So, with The firm, I decided to try something more commercial.
Further, the firm had already received $10 billion in TARP money and was sitting on $100 billion in cash.
Still, that gives an indication of what a newly minted MBA joining the firm might reasonably have expected to shoot for.
According to two sources, the firm “commissioned burglaries to obtain material for journalists.”
But when I asked which firm she now worked at, I realized I had committed a faux pas.
"Doane gone to San Francisco on business of the firm," it said.
With a firm and unanimous voice the resolution to follow him was adopted.
I told him he was a fool; but the idea was firm stuck in his head, and more I could not get out of him.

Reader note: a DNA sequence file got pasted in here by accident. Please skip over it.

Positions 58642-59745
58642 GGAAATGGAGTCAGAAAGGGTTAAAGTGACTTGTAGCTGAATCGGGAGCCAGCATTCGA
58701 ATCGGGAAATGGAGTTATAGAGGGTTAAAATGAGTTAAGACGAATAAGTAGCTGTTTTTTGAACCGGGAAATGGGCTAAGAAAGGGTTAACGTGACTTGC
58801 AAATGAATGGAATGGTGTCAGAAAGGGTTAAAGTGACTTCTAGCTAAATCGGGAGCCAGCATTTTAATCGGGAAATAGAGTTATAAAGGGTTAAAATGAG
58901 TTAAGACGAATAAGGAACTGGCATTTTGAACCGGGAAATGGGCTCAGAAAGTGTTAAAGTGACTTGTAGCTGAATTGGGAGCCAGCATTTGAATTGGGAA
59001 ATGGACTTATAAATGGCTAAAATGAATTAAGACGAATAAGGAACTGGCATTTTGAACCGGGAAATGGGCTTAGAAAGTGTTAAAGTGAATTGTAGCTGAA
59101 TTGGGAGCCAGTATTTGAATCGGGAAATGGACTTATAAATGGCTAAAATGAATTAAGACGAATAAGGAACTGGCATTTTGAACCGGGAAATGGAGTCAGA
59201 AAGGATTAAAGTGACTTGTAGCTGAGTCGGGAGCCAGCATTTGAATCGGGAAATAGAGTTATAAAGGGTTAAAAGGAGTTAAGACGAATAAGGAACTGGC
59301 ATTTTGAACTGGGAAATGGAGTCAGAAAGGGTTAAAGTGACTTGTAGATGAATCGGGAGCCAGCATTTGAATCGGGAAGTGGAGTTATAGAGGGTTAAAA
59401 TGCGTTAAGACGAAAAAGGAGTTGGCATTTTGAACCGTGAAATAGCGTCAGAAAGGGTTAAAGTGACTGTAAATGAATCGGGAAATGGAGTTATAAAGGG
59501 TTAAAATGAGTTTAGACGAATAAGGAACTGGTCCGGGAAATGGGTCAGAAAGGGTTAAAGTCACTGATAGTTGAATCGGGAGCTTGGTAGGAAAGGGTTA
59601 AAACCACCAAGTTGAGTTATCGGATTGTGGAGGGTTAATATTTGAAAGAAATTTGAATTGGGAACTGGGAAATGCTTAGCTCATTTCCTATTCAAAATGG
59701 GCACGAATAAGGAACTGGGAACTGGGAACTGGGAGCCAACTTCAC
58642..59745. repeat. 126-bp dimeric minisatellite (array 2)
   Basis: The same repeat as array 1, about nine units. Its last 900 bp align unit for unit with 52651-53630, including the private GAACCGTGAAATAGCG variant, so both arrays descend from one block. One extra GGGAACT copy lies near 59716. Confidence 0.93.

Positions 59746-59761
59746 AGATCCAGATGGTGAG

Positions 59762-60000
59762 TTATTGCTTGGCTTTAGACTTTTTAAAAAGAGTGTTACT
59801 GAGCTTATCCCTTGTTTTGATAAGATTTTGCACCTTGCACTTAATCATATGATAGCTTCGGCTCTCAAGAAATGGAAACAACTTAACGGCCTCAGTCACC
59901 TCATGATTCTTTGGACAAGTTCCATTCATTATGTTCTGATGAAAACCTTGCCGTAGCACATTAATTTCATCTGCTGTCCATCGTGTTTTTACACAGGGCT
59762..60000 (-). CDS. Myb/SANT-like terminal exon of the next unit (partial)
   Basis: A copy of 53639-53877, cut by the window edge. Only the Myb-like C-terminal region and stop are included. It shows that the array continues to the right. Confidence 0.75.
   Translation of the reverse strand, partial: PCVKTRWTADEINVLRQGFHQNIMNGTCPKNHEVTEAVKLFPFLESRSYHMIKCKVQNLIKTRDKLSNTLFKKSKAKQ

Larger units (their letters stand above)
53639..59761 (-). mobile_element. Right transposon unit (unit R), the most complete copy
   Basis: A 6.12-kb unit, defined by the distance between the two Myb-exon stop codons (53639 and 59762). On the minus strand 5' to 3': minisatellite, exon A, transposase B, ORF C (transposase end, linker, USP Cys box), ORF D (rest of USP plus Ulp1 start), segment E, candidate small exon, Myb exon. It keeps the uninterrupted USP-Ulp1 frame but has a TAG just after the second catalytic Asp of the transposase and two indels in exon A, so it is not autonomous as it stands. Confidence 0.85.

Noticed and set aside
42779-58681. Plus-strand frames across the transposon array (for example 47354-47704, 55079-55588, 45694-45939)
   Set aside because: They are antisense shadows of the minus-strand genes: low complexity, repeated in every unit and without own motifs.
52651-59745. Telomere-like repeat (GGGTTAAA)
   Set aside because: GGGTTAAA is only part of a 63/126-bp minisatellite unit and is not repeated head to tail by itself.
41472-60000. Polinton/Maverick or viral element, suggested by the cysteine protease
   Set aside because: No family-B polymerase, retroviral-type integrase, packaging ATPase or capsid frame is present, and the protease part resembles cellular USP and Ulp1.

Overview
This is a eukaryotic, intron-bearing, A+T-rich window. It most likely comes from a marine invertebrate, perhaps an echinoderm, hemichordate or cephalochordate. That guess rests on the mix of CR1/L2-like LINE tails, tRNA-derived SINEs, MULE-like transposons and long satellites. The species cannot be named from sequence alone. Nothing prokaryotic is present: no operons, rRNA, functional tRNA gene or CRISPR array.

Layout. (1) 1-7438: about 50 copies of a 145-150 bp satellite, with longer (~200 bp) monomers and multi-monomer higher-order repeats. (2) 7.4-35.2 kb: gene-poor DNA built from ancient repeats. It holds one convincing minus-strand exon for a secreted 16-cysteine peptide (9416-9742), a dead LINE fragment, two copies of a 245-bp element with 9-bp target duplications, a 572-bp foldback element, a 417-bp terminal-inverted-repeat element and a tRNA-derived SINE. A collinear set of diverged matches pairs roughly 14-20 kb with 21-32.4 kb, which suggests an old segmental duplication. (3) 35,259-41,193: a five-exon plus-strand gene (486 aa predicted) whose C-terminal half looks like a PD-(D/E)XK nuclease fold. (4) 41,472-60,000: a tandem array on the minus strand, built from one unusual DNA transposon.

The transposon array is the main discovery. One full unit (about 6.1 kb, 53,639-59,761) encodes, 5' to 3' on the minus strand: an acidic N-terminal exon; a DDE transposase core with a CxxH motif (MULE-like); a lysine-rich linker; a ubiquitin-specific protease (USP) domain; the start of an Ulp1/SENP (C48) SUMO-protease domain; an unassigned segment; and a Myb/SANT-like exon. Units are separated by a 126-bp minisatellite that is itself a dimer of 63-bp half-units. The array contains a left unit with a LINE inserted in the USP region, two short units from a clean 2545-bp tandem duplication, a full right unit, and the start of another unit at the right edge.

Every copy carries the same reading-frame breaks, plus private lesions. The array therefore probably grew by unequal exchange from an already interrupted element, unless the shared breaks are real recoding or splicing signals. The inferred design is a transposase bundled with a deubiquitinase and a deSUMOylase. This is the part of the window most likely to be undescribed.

I made them unload the drays and carry the loads to firm ground.
"For Lucy's sake we ought to be firm," continued Mrs. Merriman.
late 14c., from Old French ferm (12c.) "firm, strong, vigorous, steadfast; loyal, faithful," from Latin firmus "firm, strong, steadfast, enduring, stable," from PIE root *dher- "to hold, support" (cf. Sanskrit dharmah "custom, law," Greek thronos "seat," Lithuanian dirzmas "strong," Welsh dir "hard," Breton dir "steel"). The return in late 1500s to -i- from Middle English ferme was modeled on Latin. Related: Firmly; firmness.
"business house," 1744, from German Firma "a business, name of a business," originally "signature," from Italian firma "signature," from firmare "to sign," from Latin firmare "make firm, affirm," in Late Latin, "confirm (by signature)," from firmus "firm, stable" (see firm (adj.)).
c.1300, fermen "make firm, establish," from Old French fermer (12c.) or directly from Latin firmare, from firmus (see firm (adj.)). Related: Firmed; firming.